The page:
Mask mandate for schools, early learning and child care centers to end May 24th
Chief Public Health Officer, Dr. Heather Morrison, announced that Prince Edward Island will be ending the mandate for students and staff to wear masks in early learning and child care centers, K-12 public and private schools and on school buses on May 24, 2022.
“The number of cases of COVID-19 in children and youth age 18 and under has been steadily decreasing for the last number of weeks and our school attendance rates continue to improve across PEI. With this age group having the lowest rate of COVID-19 infections in the province, it is no longer legally required for masks to be worn in schools and early learning and child care centers. It is important that students and staff, who are most comfortable to continue wearing a mask, be supported in their decisions.”
- Chief Public Health Officer, Dr. Heather Morrison
In addition, effective May 24, children, students and staff are no longer required to conduct regular at home antigen screening tests prior to attending school or child care. For individuals and families who wish to continue regular at home screening, schools and early learning and child care centers will have a supply of tests available. Antigen screening tests are also available through Access PEI sites across the province.
The Chief Public Health Office recommends that children and staff do not attend child care or school if they are feeling unwell. If they are symptomatic, it is recommended that testing is completed at a COVID-19 testing clinic.
“Together, the early learning and child care sector and education system, along with families, students, staff and public health, have worked diligently to protect Island students, families and our communities,” said Dr. Morrison. “We continue to strongly recommend masks in public places across Prince Edward Island.”
The requirement for individuals who are COVID-19 positive to isolate for 7 days (if fully vaccinated) or 10 days (if not fully vaccinated) remains in place. The isolation requirement will be reassessed in two weeks. Masks are highly recommended in most indoor public settings and are still required in high risk settings such as hospitals, long term and community care homes and public transit.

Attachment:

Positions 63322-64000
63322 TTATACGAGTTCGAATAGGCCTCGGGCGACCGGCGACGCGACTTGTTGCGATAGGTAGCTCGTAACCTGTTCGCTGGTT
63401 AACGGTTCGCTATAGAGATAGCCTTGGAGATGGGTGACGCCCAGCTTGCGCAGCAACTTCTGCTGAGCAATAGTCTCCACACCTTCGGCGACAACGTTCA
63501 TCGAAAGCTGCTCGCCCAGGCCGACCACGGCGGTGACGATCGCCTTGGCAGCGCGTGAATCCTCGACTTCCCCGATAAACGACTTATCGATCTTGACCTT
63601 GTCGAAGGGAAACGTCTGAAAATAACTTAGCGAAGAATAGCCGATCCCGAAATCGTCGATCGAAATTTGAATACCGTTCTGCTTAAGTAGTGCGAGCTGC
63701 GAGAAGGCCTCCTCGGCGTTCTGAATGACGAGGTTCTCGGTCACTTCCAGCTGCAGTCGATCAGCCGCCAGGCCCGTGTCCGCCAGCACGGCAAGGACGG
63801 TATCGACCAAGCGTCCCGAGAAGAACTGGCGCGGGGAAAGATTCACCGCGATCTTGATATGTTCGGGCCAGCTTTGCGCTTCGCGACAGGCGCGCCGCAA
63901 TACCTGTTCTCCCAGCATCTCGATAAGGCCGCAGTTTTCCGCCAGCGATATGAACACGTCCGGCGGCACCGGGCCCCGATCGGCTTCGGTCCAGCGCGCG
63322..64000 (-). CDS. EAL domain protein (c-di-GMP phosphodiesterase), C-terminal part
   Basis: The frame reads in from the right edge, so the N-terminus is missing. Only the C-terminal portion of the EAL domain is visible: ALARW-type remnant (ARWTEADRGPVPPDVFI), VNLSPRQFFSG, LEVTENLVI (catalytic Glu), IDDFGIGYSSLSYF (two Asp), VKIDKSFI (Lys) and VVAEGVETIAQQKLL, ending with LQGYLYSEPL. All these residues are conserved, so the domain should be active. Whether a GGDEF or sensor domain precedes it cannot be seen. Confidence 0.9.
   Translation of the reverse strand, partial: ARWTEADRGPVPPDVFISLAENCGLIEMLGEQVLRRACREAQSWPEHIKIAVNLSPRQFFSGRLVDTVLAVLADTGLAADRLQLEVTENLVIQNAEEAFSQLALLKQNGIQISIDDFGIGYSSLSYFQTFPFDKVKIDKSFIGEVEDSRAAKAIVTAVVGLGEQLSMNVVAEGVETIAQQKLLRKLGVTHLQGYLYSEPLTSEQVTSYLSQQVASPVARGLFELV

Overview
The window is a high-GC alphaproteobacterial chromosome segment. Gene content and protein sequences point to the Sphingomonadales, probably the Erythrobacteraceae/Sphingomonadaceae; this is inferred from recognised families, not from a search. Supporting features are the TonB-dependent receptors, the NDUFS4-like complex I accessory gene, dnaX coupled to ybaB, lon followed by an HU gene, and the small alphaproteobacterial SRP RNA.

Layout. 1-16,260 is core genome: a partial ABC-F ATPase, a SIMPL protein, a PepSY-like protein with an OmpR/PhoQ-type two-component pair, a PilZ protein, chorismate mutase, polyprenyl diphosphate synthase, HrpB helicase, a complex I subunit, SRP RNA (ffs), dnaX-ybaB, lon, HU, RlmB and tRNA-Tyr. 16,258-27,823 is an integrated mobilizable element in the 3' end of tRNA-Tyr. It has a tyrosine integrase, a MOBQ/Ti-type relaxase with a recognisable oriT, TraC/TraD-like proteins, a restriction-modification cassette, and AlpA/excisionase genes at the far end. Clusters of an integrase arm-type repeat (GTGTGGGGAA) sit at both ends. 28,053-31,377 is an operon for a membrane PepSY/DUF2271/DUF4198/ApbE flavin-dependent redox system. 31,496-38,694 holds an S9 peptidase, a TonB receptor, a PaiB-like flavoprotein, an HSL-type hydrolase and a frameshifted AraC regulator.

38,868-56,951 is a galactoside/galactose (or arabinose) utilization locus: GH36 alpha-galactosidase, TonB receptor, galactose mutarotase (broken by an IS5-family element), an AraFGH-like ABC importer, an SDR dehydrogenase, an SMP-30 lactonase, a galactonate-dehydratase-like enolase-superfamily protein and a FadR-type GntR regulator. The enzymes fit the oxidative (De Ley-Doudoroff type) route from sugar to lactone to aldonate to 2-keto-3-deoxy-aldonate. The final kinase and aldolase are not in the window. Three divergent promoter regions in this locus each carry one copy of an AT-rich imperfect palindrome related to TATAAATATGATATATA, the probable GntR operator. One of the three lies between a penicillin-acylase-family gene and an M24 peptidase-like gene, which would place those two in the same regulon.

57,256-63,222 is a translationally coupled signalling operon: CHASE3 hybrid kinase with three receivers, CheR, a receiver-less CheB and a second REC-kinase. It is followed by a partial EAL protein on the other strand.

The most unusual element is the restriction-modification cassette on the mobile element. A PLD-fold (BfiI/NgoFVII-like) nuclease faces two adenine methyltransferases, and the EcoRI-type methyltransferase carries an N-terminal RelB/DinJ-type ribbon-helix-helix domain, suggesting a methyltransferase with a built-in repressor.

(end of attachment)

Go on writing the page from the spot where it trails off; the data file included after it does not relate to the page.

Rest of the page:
As of May 15, 97.7 per cent of Island residents over the age of 12 years received at least one dose of vaccine and 94.7 per cent were fully vaccinated. 68.7 per cent of children ages 5 to 11 had one dose of vaccine and 54.6 per cent have two doses.
Parents of unvaccinated children between the ages of 5 and 11 years should make an appointment for their children to receive a first dose. In addition to any immediate illness, children are vulnerable to developing long COVID-19 and the long-term health impacts of post-viral illnesses are not yet known. Island children 5 to 11 years of age can receive their COVID-19 vaccine at a Health PEI vaccination clinic.
Anyone 12 years of age and older can get their primary series of the COVID-19 vaccination, first and second dose, at a Health PEI vaccination clinic or at one of the many partner pharmacies across the province. Approximately 49,700 Island residents age 12 and over are now eligible for a first booster dose of the COVID-19 vaccine. Booster doses are being offered at clinics and partner pharmacies. Adolescents 12 to 17 years of age can receive a booster dose six months after completing their primary series of the vaccine, and Islanders 18 years of age and older can receive a booster dose five and half months after completing their primary series.
A second booster dose is now recommended for Islanders 60 years of age and older, those living in long-term and community care facilities, and Indigenous adults 18 years of age and older to provide extended protection against COVID-19. The second booster dose should be administered four to six months after receiving the first booster dose.
Islanders recently infected with COVID-19 should wait three months after onset of symptoms or testing positive before getting a COVID-19 vaccine or booster dose. Individuals who are isolating and require supports are encouraged to dial 2-1-1 to be directed to nearby community support systems, or provincial government service offices. This assistance includes help with securing food, personal prescriptions, over-the-counter medications and other emergency situations. The program operates on a self-referral basis. More information is available here.
For information on PEI’s COVID-19 vaccine rollout, including vaccine facts, immunization data and booking an appointment, visit: COVID-19 Vaccines. For answers to commonly asked questions about the COVID-19 vaccines, visit: Answers to Common COVID-19 Vaccine Questions.
The Chief Public Health Office continues to work closely with the federal government, provincial and territorial counterparts, government departments and Health PEI to monitor the pandemic situation and prepare for all COVID-19 related impacts to the province, including health, social and economic. The public health risk of COVID-19 is continually reassessed, and Islanders will be updated as new information becomes available.
Everyone is encouraged to follow routine prevention measures:
- Get vaccinated
- Wear a properly fitted, three-layer mask in indoor public places
- Keep your circle of contacts small
- Wash hands frequently with soap and water
- Cough and sneeze into your elbow or a tissue
- Stay home if you are not feeling well
- Limit touching your eyes, nose and mouth
- Physical distance - stay two meters (6 feet) apart
- Don’t share items like drinking glasses and water bottles
- Frequently clean surfaces like taps, doorknobs and countertops
Health and Wellness